The University Grants Commission’s directive to institutes of higher education to review security arrangements for women has raised hopes of action in that area. However, structured mechanisms to deal with sexual abuse are needed in most city schools.
In 2004, a CBSE circular prescribed measures to prevent sexual harassment of female employees. They included informing all employees of the definition of sexual harassment as laid down by the Supreme Court, setting up a complaint mechanism, and a committee for redressal. In May 2012, the school education department issued a G.O. stating any teacher indulging in child sexual abuse will be punished with compulsory retirement, removal or instant dismissal. However, compliance with these guidelines remains lax, said experts.
Last year, the Minister of State for Human Resource Development told the Rajya Sabha that the National Commission for Protection of Child Rights had received 115 complaints related to child abuse from schools in Tamil Nadu. Activists said that this did not necessarily indicate higher incidence but could be a sign of awareness and willingness to complain. But much remains to be done on this issue.
Few schools have a committee in place to expressly deal with peer-to-peer abuse, employee/teacher-student abuse, and abuse of women employees by male staff. A Corporation official said that institutional mechanisms were not in place. “We are in the process of drafting guidelines,” the official said.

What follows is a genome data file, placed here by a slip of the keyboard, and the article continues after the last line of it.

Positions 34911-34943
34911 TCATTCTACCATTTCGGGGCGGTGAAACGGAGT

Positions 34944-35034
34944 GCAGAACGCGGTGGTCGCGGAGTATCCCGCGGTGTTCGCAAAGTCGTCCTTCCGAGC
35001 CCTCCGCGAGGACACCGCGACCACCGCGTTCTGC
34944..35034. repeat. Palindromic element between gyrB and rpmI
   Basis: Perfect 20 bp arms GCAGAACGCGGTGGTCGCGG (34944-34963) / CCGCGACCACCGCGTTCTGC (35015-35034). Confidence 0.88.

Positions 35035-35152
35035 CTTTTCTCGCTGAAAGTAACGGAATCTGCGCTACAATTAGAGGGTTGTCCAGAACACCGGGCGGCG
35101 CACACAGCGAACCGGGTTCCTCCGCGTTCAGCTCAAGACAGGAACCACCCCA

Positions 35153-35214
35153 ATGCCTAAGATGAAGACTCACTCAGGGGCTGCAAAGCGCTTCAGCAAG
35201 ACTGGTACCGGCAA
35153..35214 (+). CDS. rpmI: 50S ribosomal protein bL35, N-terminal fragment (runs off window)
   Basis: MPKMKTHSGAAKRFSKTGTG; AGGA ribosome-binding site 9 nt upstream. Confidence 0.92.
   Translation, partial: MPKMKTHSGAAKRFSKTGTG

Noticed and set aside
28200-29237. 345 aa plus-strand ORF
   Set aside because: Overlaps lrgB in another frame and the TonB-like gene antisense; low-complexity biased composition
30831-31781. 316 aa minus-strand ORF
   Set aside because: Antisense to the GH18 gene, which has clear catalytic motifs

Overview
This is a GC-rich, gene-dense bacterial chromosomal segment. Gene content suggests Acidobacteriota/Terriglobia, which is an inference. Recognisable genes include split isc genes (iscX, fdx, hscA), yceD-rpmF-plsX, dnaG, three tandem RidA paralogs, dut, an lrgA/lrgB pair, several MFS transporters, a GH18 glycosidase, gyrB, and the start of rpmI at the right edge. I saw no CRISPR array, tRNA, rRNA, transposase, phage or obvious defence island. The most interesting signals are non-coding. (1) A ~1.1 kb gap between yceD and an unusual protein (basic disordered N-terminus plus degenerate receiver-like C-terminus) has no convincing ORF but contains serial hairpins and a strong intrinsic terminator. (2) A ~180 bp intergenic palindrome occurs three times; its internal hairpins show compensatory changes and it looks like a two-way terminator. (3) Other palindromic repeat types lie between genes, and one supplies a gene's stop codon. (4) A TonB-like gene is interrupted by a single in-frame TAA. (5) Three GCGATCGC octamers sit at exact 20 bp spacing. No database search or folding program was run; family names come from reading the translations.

Management officials in both CBSE and matriculation schools pointed to a variety of strictures in place to deal with cases of sexual abuse. For instance, the former have to constitute a School Management committee to handle such cases, noted J. Ajeeth Prasath Jain, Secretary, Chennai Sahodaya School Complex, and Senior Principal, Bhavan's Rajaji Vidyashram. However, in practice, most schools just ask students to approach teachers when they need to complain.
Instead of this ad-hoc system, what is needed is “a clear-cut mechanism starting from a code of conduct, informing staff members about it, handling disclosure when an abuse occurs, confidentiality and proper management by the school,” said Vidya Reddy, Tulir - Centre for the Prevention and Healing of Child Sexual Abuse.
Often, there is no surety of a fair enquiry when harassment is reported. S. Lakshmi (name changed), a government school teacher, said while her school had installed a complaint box in the Headmaster’s room, not all complaints were resolved. “Last week, a class VIII girl dropped a letter in the complaint box about a class IX boy who had been giving her love letters, following her outside school, and even catching hold of her forcefully. She was asked to complain to the class teacher of that boy, who in turn did nothing. In, fact, she looked down upon the girl for openly confronting the boy,” she said.
“An ‘unsafe’ school will keep parroting that all is fine, and go into either an ostrich or reactive mode when there is a case. A safe school, on the other hand, will take pre-emptive measures,” said Ms. Vidya.